Steven Kruijswijk is out of the Vuelta after crashing into an unmarked bollard during the finish of yesterday’s stage. It’s the latest safety concern. Each time there are calls for something to be done but what could be done and who could do it?
Predictably there are lots of calls for the UCI to “do something” but in the immediate moment the rules firmly say it’s not a UCI matter and in the longer term the governing body is a weak institution so if it tried to take charge this might not work out well. Let’s look at the rules on race safety. There’s a UCI rule declining responsibility in the case of an accident:
1.2.063: In no case can the UCI be held responsible for defects in the course or installations of for any accidents that may occur.
There are other provisions in the rulebook to reinforce this. On the specific subject of the route it’s up to the race:
1.2.061 the organiser shall ensure that the race course or the competition grounds include no places or situations that could constitute a particular safety risk to anyone (riders, attendants, officials, spectators, etc.).
As you see this is general and covers everything from the route to spectators and it puts the responsibility on the organiser and not the UCI. Another rule reminds riders to check the course themselves but it’s impractical to imagine them verifying every item of street furniture, in the case of Kruijswijk here and Peter Stetina’s crash last year something’s gone wrong.
The UCI has a guide for race organisers. It’s just that, a guide and the kind of technical document that includes all sorts of tips and suggestions to incorporate. Here are some of the safety points:
The organiser must indicate, at a suitable distance, all obstacles that it is reasonable to know about or foresee and that represent an unusual risk to the safety of the riders and race followers. The various obstacles must be pointed out in the event programme/technical guide.
The increasing amount of street furniture in many towns complicates the organisation of cycle races. It is nowadays essential to remove or provide protection from such obstacles. The organiser must anticipate potential crash sites during the race
The organiser must pay particular attention to providing the riders with warnings when passing through towns and in the final stages of the event (last 20 km). These warnings should be both visible and audible. A member of the security staff (mobile escort) waves a flag (preferably yellow) and gives repeated blasts on a whistle while standing in front of the obstacle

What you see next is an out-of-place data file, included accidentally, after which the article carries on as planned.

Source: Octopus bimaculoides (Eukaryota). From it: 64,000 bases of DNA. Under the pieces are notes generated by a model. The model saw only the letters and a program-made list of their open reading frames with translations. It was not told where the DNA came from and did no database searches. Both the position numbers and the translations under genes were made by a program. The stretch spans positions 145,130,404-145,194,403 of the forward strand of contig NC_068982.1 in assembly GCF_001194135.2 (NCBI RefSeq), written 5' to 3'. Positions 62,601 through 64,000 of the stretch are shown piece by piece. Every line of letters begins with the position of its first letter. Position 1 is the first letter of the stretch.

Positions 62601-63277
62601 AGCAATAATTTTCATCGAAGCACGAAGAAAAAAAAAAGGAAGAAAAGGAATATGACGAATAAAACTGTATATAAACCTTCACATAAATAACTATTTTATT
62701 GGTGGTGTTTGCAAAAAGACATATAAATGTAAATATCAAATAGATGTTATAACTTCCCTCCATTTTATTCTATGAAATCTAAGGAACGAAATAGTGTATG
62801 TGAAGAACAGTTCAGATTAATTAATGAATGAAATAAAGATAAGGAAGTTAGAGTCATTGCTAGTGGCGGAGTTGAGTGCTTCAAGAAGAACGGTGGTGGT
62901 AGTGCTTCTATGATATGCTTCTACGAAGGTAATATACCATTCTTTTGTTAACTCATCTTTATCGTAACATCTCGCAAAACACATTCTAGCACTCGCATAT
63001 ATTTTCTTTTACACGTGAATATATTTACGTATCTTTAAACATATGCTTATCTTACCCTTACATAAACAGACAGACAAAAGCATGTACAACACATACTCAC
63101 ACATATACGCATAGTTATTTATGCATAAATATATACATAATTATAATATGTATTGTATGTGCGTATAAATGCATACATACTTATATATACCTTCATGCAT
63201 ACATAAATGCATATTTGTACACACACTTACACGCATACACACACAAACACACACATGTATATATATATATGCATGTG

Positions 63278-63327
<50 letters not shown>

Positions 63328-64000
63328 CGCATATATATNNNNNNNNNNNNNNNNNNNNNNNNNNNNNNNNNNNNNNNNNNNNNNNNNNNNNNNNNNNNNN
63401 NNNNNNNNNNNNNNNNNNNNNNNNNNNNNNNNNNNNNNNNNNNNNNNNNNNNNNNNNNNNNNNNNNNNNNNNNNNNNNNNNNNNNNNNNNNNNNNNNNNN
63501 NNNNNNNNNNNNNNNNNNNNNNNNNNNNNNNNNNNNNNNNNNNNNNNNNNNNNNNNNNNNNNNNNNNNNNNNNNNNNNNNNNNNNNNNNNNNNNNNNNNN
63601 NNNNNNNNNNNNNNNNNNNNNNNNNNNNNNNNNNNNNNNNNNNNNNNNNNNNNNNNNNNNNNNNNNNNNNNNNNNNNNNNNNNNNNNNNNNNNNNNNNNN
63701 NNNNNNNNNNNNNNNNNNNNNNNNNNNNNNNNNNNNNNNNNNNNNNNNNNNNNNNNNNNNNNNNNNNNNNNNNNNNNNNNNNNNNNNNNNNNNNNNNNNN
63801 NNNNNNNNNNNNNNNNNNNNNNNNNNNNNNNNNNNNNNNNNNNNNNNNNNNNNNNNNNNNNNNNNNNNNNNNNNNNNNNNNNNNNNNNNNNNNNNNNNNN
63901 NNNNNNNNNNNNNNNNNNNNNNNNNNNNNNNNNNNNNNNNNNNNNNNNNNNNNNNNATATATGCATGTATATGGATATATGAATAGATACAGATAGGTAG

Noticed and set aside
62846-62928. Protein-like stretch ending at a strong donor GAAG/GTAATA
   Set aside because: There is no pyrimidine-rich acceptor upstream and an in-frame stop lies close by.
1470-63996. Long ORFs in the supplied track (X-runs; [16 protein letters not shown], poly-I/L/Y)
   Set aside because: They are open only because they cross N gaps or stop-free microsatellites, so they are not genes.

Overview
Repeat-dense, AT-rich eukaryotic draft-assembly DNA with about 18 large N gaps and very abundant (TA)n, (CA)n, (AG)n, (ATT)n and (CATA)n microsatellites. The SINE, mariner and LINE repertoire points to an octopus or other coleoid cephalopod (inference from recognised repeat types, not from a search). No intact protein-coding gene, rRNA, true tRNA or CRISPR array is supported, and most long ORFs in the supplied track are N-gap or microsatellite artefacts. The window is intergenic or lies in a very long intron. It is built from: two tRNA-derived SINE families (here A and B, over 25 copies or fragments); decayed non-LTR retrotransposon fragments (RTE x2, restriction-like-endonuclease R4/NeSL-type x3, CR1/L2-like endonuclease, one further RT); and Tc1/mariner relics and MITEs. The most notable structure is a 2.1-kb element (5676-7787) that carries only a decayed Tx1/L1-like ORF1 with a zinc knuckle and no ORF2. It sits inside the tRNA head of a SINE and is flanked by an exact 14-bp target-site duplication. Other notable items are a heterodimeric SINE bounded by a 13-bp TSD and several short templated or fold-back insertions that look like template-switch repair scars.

It’s obvious but useful, a handy guide for a new event trying to make a checklist of tasks. Which brings us to the Vuelta, it hardly needs this. It’s been taken over by ASO but doesn’t yet have all the hallmarks of an ASO race in France. For example ASO has a pool of motorbike riders and drivers who get training and back-up – including official motorbikes – but as we saw last year when Peter Sagan was taken out by a motorbike during the Vuelta the race remains a Unipublic production for now.
“The UCI must do something“
Now to the broader point that the UCI probably couldn’t do much if it tried. As repeated so often here the UCI is a mid-size governing body with its headquarters located behind a retail park on the outskirts of a small Swiss town. It’s neither wealthy nor powerful and as we keep seeing it has problems getting the Tour de France on its calendar, had problems with the disc brakes trial and struggling to get the pro teams to show up at its World Championships. It might be the governing body but it’s really the supplier of rules, not the ruler, so imposing new safety requirements could be another step too far.
Still, to borrow from Winston Churchill, the UCI need not not waste this crisis. There’s a groundswell of support for change and it’d be easy to portray anyone blocking increased safety measures as anti-rider and nobody would want to be seen like that. So what to do? The rider union the CPA has a detailed plan which you should read (PDF) with two main themes: a formal check of the final three kilometres where the course is assessed several times (30 days in advance and 20 minutes before the finish); and a formal risk assessment write-up where obstacles and issues are noted and plans can be made… if it they are not then it becomes obvious who is to blame. It’s sensible but would depend on being taken seriously by its users and of course it only secures the final 3km rather than the whole route although the final moments are some of the most delicate.
The UCI can’t prevent accidents and a recap to remind readers the rules state clearly this is the job of the race and not the governing body. But the governing body could step in, tighten up the requirements and the CPA plan is a good starting point. The UCI can’t enact this overnight this but it can get involved here but needs the support of others. Riders taking to Twitter to moan at the UCI only show they don’t know the rules they’re supposed to be racing by and what’s really needed is dialogue and action, perhaps a constructive email or even staging a protest in front of those responsible, the race owners and supportive action to encourage all parties to discuss and implement workable plans.